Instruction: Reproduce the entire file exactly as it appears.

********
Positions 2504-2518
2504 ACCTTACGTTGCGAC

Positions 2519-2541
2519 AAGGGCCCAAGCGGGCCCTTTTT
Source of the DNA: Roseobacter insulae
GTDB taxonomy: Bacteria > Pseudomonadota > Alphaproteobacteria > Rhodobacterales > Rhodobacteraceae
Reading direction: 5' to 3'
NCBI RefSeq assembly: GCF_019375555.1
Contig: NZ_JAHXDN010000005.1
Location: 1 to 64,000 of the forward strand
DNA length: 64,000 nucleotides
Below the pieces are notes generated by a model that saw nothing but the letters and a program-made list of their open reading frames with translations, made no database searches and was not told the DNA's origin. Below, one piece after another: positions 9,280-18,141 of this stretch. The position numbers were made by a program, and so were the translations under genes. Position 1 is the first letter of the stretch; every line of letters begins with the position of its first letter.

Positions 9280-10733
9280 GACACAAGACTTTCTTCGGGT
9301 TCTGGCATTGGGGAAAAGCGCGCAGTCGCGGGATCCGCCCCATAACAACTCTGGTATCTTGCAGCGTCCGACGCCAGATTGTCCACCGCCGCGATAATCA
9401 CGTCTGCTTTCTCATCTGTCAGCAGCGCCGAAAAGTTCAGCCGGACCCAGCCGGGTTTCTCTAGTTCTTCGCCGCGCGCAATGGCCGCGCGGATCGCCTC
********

Positions 2504-2518
2504 ACCTTACGTTGCGAC

Positions 2519-2541
2519 AAGGGCCCAAGCGGGCCCTTTTT
Source of the DNA: Roseobacter insulae
GTDB taxonomy: Bacteria > Pseudomonadota > Alphaproteobacteria > Rhodobacterales > Rhodobacteraceae
Reading direction: 5' to 3'
NCBI RefSeq assembly: GCF_019375555.1
Contig: NZ_JAHXDN010000005.1
Location: 1 to 64,000 of the forward strand
DNA length: 64,000 nucleotides
Below the pieces are notes generated by a model that saw nothing but the letters and a program-made list of their open reading frames with translations, made no database searches and was not told the DNA's origin. Below, one piece after another: positions 9,280-18,141 of this stretch. The position numbers were made by a program, and so were the translations under genes. Position 1 is the first letter of the stretch; every line of letters begins with the position of its first letter.

Positions 9280-10733
9280 GACACAAGACTTTCTTCGGGT
9301 TCTGGCATTGGGGAAAAGCGCGCAGTCGCGGGATCCGCCCCATAACAACTCTGGTATCTTGCAGCGTCCGACGCCAGATTGTCCACCGCCGCGATAATCA
9401 CGTCTGCTTTCTCATCTGTCAGCAGCGCCGAAAAGTTCAGCCGGACCCAGCCGGGTTTCTCTAGTTCTTCGCCGCGCGCAATGGCCGCGCGGATCGCCTC